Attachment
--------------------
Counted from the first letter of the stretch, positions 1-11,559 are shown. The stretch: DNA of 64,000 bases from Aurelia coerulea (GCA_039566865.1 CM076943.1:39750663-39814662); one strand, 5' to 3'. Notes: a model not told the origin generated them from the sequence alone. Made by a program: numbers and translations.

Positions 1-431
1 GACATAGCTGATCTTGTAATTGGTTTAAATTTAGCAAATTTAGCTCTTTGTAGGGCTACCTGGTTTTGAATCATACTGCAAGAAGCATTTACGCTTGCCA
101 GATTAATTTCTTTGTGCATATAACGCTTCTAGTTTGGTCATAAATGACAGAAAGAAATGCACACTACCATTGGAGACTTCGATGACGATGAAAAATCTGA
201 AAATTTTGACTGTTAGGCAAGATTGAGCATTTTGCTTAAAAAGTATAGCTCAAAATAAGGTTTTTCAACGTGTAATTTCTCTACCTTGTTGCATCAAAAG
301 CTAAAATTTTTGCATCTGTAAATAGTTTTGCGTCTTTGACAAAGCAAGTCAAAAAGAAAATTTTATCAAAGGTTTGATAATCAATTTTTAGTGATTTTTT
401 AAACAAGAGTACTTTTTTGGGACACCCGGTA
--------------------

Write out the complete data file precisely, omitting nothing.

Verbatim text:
Counted from the first letter of the stretch, positions 1-11,559 are shown. The stretch: DNA of 64,000 bases from Aurelia coerulea (GCA_039566865.1 CM076943.1:39750663-39814662); one strand, 5' to 3'. Notes: a model not told the origin generated them from the sequence alone. Made by a program: numbers and translations.

Positions 1-431
1 GACATAGCTGATCTTGTAATTGGTTTAAATTTAGCAAATTTAGCTCTTTGTAGGGCTACCTGGTTTTGAATCATACTGCAAGAAGCATTTACGCTTGCCA
101 GATTAATTTCTTTGTGCATATAACGCTTCTAGTTTGGTCATAAATGACAGAAAGAAATGCACACTACCATTGGAGACTTCGATGACGATGAAAAATCTGA
201 AAATTTTGACTGTTAGGCAAGATTGAGCATTTTGCTTAAAAAGTATAGCTCAAAATAAGGTTTTTCAACGTGTAATTTCTCTACCTTGTTGCATCAAAAG
301 CTAAAATTTTTGCATCTGTAAATAGTTTTGCGTCTTTGACAAAGCAAGTCAAAAAGAAAATTTTATCAAAGGTTTGATAATCAATTTTTAGTGATTTTTT
401 AAACAAGAGTACTTTTTTGGGACACCCGGTA